Tim and Jeremy are both waiters at a restaurant in downtown New York City. During slow times at work, to stave off boredom when it is slow, the two young men draw pictures. These pictures are made using ink and what is called the "Triple Dupe Pad," a book of paper used to place orders in the kitchen. The drawings usually take about a week to make, all the while also being used by fellow employees to take orders; this sometimes leads to other collaborators or in a couple cases, to the loss of the work. The drawings are then scanned and colored in Photoshop where they come to life in stunning technicolor! The subject matter varies from piece to piece, as they are made over a long course of time and under various moods and states of mind. They all retain a playfulness that serves as a coping mechanism after spending a night catering to the endless needs of hungry patrons.

Thursday, June 12, 2014

#57 "Happy Hour at the Cafe Loup" May 8, 2013

(Click on the Picture to Make it Enormous)

There are no real Cafe Loup patrons in this picture. There is one person who is based on a real person, but not a customer. The rest of these characters are from our collective imagination. However, when I posted this on Bookface on May 8, 2013, all of my Loup friends thought they had figured out who was who. I guess on the one hand, you could find similarities to a couple of our customers in some of these fellows, but they just happen to be at the bar. In fact, this one wasn't even located at the Loup until the very end, when I put in the coat room and the clock over there on the far left of the picture. Before that, it was just some random bar in Anytown, U.S.A, although with all those shot glasses littering the bar, it could be anywhere in the world. We always joke about Happy Hour, saying that it's always Happy Hour when someone inquires if we have any specials. I worked in Massachusetts for a long time and you aren't allowed to have happy hours there at all. You can't have happy hours, drink specials, or sell beer in gas stations or after 11 pm or on Sundays (actually, that one got changed) and last call at the bars is at 1am.  It's all from what they call the Blue Laws, which is a fancy name for antiquated Puritanical nonsense. There are Blue Laws in many states and countries that basically force businesses to stay closed on Sunday to observe the sabbath; Massachusetts dates back to the 17th century. You can imagine my surprise when I went to college in New York and found out the bars are open until 4am and you can buy beer pretty much anywhere. I was born in Massachusetts and I have a lot of family from that part of the world, but there are some things about that state that baffle me. I understand that you want to control the amount of alcohol people consume before they do something stupid. I even understand that people in bars at 4am are certainly up to no good. But, if there is one thing I've learned about people and drugs (and alcohol is one of those weirdly and widely accepted drugs), it's that if you want some, you can figure out a way to get it. I learned this in High School, when drinking was taboo, but very common. I learned from a early age that the cool kids went to places like The Field and had parties with beer! This story is as old as teenagers, I'm sure. These kids would find a way to get booze, any kind of booze,and 9 times out of 10 they would succeed. My buddies knew a guy named Basil who would sell them Milwaukee Best cases when they were 16. Kids would lift their parents bottles of booze (which I previously mentioned led to my never drinking of Johnnie Walker Red again). You could always get something if you really wanted it and were determined. It's like that old Chris Rock joke where he says that junkies are the most industrious Americans because they wake up in the gutter and they are high as a Georgia pine by the time they go to sleep.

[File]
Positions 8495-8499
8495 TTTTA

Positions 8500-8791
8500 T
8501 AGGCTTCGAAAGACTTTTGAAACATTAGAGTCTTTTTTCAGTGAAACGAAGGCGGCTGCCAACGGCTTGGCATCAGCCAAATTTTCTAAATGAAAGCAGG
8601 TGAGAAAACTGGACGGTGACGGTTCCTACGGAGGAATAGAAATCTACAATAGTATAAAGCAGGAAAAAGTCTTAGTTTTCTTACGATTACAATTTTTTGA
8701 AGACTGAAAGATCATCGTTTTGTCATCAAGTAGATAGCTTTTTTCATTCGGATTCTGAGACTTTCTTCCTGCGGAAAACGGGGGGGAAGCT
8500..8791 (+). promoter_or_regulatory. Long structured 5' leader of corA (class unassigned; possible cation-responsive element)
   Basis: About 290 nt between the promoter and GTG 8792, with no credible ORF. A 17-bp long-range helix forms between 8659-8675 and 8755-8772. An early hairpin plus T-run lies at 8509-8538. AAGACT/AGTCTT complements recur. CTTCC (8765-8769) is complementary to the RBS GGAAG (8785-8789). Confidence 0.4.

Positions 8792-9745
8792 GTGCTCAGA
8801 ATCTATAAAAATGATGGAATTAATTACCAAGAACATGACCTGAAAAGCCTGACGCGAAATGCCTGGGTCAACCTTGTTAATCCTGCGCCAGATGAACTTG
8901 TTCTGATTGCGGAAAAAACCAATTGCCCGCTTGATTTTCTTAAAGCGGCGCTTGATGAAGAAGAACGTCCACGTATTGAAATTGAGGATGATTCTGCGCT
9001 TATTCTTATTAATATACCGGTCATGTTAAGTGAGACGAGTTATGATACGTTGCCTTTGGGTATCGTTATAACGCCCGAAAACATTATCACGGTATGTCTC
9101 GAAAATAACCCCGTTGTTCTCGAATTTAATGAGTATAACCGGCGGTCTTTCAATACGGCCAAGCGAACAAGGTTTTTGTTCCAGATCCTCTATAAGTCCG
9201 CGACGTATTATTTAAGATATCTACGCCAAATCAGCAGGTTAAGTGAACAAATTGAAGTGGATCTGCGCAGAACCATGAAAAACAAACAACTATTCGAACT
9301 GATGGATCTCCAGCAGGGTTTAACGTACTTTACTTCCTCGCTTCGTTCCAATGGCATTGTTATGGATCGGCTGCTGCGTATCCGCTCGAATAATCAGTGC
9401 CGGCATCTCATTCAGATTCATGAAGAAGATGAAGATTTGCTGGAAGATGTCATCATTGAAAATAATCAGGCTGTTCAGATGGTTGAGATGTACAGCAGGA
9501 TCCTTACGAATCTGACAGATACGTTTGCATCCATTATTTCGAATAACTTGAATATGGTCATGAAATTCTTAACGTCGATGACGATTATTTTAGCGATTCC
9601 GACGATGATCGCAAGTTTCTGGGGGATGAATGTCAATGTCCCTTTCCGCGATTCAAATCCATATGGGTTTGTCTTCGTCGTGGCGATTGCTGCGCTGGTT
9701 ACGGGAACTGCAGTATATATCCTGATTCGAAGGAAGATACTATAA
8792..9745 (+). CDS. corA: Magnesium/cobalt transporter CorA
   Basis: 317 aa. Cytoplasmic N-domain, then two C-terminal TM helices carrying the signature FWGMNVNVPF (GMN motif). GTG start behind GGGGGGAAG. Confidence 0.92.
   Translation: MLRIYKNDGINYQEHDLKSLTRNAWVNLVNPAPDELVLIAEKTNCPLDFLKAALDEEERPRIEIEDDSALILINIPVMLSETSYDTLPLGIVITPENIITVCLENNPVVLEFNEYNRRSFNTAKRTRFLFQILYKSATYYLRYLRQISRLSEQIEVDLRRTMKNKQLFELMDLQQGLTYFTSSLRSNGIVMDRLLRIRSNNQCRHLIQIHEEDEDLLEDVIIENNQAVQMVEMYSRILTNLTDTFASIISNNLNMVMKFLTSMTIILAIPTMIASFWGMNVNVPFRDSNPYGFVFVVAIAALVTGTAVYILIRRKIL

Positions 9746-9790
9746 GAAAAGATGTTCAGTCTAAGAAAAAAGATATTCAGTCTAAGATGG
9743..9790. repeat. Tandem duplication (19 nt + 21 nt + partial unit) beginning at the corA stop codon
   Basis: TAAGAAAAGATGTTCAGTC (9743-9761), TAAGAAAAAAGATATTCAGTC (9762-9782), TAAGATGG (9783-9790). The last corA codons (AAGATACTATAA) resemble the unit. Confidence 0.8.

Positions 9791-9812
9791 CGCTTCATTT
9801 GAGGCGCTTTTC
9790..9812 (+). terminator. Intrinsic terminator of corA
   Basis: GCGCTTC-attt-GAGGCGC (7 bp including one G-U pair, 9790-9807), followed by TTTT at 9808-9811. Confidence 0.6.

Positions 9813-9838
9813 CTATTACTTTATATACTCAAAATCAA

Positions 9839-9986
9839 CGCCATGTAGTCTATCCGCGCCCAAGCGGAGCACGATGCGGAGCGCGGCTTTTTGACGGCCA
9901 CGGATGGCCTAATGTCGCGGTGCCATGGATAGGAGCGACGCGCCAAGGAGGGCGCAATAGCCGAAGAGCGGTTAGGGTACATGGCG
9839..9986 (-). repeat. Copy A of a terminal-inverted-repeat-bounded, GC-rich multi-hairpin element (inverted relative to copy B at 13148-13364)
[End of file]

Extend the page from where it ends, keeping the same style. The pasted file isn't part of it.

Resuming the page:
Drinking is such an ingrained part of the American Culture. The advertisements for booze come into our homes right through the television. Every magazine has ads for beer and wine and even hard liquor these days. On top of that, people are always discovering new ways to get a buzz. In my lifetime, dozens of new designer drugs have been invented for people to get high from. I know that these are very different from alcohol, but in some ways they are exactly the same. From these designer drugs, all the way down to the caffeine in your daily cup of coffee, drugs are a part of daily American life. You ingest  them in order to change your chemical composition in your brain to feel good and feel different from how you feel without ingesting these things. You take these things to feel happier. You take them at your own Happy Hour. By that logic, when I wake up in morning and have a cup of coffee, that's Happy Hour. When I get off work and have a beer, that's Happy Hour. I guess we were right in our assessment: it really is always Happy Hour at the Cafe Loup.

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